Why Saying ‘Mr. President’ is Not Disrespectful

Some people who use the title ‘Mr. President’ in referring to the Chief Executive get accused of being disrespectful.

Is the title “Mr. President” disrespectful to the man in the White House?

When one works in television and reads some of the comments TV station employees receive, one quickly learns to never make the claim, “I’ve seen it all!”

Recently, viewers made the complaint that one of our anchors was disrespectful because he referred to Donald Trump as “Mr. President.”

To be fair, someone sent a message to NPR in 2009 complaining of their use of “Mr. Obama:”

“In speaking or in writing, the proper form of address for the president of the United States is ‘The President’ or ‘Mr. President.’ The President is due the respect of his office.”

It turns out, however, that using the title “Mister” before the president’s last name or the title “Mr. President” is precisely a show of respect decided upon by none other than our first president, George Washington himself.

It was 1789, the year Washington was sworn in, that a debate raged in Congress: how should the United States refer to its chief executive? Vice President John Adams pushed for Highness, as in “His Highness, the President of the United States and Protector of Their Liberties.”

Thomas Jefferson, as the story goes, upon being informed of that suggestion, referred to the idea as “the most superlatively ridiculous thing I ever heard of.”

Adams later decided that even that wasn’t “high” enough, and then proposed Majesty.

Can you imagine the uproar if Obama had been referred to “His Majesty” for the past eight years? Can you imagine the uproar from the other side if Trump were so named now?

George Washington decided on “Mr. President” as the acceptable title.

Many media outlets use AP Style, a specific set of writing guidelines published and updated regularly by the Associated Press. AP Style specifically requires the president be addressed by name and title, as in “President Donald Trump,” on first reference, and then by last name only on all subsequent references in the same story. AP Style does not use courtesy titles, so “Mr. Trump” is not likely to be found in a story written in that style.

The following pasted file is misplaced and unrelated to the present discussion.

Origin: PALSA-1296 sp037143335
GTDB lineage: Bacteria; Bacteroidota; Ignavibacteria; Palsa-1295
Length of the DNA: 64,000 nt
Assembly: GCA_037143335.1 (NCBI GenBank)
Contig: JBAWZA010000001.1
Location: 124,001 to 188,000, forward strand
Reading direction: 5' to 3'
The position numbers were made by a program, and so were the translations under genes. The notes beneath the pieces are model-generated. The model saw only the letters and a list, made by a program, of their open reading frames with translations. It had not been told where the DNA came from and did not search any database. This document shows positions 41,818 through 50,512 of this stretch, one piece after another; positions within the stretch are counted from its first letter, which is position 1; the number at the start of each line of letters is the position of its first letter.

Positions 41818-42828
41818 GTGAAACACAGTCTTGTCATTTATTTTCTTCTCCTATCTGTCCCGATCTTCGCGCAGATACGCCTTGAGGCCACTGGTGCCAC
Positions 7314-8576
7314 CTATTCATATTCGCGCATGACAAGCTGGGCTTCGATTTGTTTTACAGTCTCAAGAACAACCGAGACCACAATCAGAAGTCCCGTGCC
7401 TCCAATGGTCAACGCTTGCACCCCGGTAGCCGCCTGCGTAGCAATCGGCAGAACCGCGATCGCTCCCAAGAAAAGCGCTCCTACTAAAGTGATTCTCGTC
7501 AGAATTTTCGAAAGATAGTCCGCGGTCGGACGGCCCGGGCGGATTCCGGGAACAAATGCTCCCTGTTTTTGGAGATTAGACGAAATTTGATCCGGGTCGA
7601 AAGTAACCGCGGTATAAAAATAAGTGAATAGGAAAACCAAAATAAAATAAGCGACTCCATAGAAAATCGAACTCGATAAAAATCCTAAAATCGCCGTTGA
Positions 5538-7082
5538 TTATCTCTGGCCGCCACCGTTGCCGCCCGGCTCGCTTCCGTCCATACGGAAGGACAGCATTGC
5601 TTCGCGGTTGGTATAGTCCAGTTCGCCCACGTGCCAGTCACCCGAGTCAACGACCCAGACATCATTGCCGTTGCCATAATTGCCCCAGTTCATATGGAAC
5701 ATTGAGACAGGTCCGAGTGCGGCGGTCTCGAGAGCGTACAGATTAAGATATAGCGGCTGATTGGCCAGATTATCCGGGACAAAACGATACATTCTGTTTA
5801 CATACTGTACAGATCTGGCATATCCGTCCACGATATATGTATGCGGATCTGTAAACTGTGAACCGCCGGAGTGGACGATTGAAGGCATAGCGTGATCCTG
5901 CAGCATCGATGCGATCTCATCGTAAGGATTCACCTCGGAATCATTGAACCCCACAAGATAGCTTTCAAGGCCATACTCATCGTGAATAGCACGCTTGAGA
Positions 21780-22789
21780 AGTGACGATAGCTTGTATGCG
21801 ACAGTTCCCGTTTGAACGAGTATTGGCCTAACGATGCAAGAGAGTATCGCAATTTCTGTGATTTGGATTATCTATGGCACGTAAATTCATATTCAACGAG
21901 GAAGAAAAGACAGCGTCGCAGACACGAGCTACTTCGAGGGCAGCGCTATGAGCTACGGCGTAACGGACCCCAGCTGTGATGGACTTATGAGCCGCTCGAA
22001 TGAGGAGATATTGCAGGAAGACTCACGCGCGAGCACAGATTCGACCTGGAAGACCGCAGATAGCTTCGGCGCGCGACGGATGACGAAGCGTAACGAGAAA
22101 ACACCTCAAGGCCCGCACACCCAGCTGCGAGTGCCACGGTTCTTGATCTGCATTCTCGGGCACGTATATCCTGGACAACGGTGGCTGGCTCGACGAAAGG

Other sources, like NPR, and some newspapers, use courtesy titles throughout their stories.

Some anchors think it’s more respectful to say “Mr. Trump,” but they don’t extend the courtesy title to anyone except the president. In that case, I’m not sure how viewers can see it as an insult to the president.

Then again, in this day and age, we’ll always find something to complain about.


  1. This is absurd. Since when did the title of mister become an insult of this magnitude – well, of ANY magnitude?! Talk about people being such negative downers! I don’t understand this at all.

    I was always very diligent in thinking of the current incumbent as “President” (fill in the) name, not just his last name. I must say, however, in the current incumbent’s case, I can’t even use any part his title, let alone name, because he’s an utter cad (I’m being very polite here, as I know that anything I normally say in reference to his Idiocy will be too strong). I respect the rules of your blog. I just don’t respect the (depending on how you look at it) the 43rd or 44th president. President Grover Cleveland severed two separate terms in the White House, which is why I say “43rd or 44th.

    I always loved the story of how the presintial form of proper address came about. The whole idea was not to have a single ruler rather than an entire ruling body with limitations to prevent unlawful representation. Making someone “royalty” would not be in any way democratic. It’s also quite rediculous, since no one can just “become” royalty, then have it taken away! You are either born as such or might marry into into such a firmament, but you’ll never just wake up with the blood of kings running through your veins!

  2. This is absurd! I clearly recall hearing Dan Rather, himself, calling the president “Mr. President’ when he was a White House correspondent. I’m sure he is not the only one.

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Patrick is a Christian with more than 27 years experience in professional writing, producing and marketing. His professional background also includes social media, reporting for broadcast television and the web, directing, videography and photography. He enjoys getting to know people over coffee and spending time with his dog.